This time of the year I find myself unpacking a mixed bag of memories. My teaching schedule brings a much needed break right around my mother’s birthday. Last year, my mom, two of my sisters, and I made it a weekend based at my house and it was loads of fun.
In addition to celebrating our mom’s life, my sisters kindly helped me rearrange my living room furniture, haul my Christmas tree out of the basement, assemble it, and wind it with festive ribbon. (Kind Reader, please remember I lived in Ecuador for years and the custom is to begin decorating in October.)
Unique to last year was the additional preparations of my spare room and other shared areas of the house for my mom to spend most of every other week with me during the months I had chemo. It made for some truly mixed-up emotions during that span of time. On the one hand, it was lovely to be together with family. On the other hand, it was surreal to be preparing to be off of work for six months (turned out to be seven months) while having chemotherapy.
Happily, this past weekend I made the trip to my mom and dad’s to spend Mom’s birthday with her. Again, surrounded by family, I enjoyed celebrating Mom and thanked God for another year we shared. Without Mom’s help and support, I cannot imagine how I would have made it through chemotherapy! She took over all of my ongoing chores like grocery shopping, cooking, doing dishes and sometimes even dragged laundry down to the basement to be washed and dried before bringing it back up! Naturally, I was glad to be among the loved ones celebrating her special day. Being healthy was icing on the cake!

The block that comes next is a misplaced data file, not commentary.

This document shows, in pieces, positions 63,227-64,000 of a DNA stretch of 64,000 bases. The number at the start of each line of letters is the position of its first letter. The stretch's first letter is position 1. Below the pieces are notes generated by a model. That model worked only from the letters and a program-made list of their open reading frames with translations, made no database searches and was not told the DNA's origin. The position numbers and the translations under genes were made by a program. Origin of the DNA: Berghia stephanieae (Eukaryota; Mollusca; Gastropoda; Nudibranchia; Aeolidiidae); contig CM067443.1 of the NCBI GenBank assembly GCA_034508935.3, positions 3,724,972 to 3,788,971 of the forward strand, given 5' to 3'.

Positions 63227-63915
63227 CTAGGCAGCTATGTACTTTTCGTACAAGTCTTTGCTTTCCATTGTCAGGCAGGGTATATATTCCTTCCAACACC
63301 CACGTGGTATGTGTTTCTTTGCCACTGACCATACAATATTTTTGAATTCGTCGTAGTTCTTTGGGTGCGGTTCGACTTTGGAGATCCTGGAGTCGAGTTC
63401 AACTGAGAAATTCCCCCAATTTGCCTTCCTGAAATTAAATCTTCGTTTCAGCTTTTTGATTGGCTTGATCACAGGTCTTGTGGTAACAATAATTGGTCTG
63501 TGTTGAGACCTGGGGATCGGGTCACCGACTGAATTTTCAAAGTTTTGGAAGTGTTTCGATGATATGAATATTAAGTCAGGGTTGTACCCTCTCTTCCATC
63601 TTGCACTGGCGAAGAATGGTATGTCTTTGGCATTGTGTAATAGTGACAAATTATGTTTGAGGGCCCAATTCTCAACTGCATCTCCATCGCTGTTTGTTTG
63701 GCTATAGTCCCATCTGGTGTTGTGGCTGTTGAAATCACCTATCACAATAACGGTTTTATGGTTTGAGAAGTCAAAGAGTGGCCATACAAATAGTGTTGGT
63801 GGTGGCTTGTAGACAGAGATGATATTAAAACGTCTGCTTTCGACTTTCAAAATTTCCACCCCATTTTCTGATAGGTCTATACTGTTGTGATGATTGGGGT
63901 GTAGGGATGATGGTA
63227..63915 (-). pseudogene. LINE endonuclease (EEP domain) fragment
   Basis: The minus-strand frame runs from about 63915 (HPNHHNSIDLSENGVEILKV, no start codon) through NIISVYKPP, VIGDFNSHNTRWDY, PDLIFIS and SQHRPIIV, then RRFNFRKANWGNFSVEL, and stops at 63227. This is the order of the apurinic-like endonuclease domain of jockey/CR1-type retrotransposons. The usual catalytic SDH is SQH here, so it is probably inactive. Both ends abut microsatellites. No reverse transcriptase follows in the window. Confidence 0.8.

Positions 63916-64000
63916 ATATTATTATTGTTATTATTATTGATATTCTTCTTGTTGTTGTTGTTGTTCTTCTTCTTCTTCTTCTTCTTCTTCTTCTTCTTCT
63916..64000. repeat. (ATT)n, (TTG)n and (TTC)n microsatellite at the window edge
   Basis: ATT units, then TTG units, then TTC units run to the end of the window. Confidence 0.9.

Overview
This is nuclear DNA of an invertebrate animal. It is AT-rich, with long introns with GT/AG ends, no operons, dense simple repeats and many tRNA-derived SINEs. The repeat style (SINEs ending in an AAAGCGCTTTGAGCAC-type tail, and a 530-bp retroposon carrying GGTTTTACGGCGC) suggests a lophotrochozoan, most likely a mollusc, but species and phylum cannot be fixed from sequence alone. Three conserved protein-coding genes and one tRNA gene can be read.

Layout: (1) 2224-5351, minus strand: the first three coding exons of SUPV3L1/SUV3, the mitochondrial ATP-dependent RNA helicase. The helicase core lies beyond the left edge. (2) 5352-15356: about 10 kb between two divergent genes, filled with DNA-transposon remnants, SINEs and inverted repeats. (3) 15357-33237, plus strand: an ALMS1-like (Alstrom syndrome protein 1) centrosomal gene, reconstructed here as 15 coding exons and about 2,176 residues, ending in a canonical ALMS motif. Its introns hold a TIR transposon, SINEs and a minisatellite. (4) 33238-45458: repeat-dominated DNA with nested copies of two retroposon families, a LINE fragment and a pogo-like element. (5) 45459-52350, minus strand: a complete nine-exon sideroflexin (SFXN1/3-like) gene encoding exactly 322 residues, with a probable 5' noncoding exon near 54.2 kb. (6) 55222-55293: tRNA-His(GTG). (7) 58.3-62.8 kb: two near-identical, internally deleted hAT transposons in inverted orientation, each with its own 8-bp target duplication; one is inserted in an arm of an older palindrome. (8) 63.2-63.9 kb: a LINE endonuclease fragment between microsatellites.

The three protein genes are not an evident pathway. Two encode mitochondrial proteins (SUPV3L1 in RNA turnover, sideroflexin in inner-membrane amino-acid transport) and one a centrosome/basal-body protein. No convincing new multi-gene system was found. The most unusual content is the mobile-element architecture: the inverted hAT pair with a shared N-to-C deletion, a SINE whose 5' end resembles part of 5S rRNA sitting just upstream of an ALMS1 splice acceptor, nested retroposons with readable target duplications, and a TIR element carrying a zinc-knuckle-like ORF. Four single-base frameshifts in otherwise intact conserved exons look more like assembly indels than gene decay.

Naturally after traveling back home, yesterday I found myself again rearranging living room furniture and then heading down to the basement to unearth the box containing my seven-and-a-half foot tree. Then, I made multiple trips to carry up each of the four sections of tree and multiple storage containers filled with Christmas ornaments and décor. It amazes me how much time and energy is required to clean the basement grime off of the storage containers before I can stack them nearby for the monumental task of decorating the tree and decking the halls. A feeling of satisfaction and anticipation overcomes me as I look at the rearranged living room furniture and the assembled, although still unlit, tree. If nothing else, I have something to anticipate, a new goal, a task to complete, and that means another reason to live and to live well.
Although my memories are mixed, I am grateful. Having cancer was not my plan, but the cancer was successfully removed. I have scars that remind me each day of this reality. Having chemotherapy was not in my plan either, but chemotherapy successfully eradicated all traces of the disease (we think) and significantly reduced (according to relevant medical statistics) the chance of a recurrence of cancer.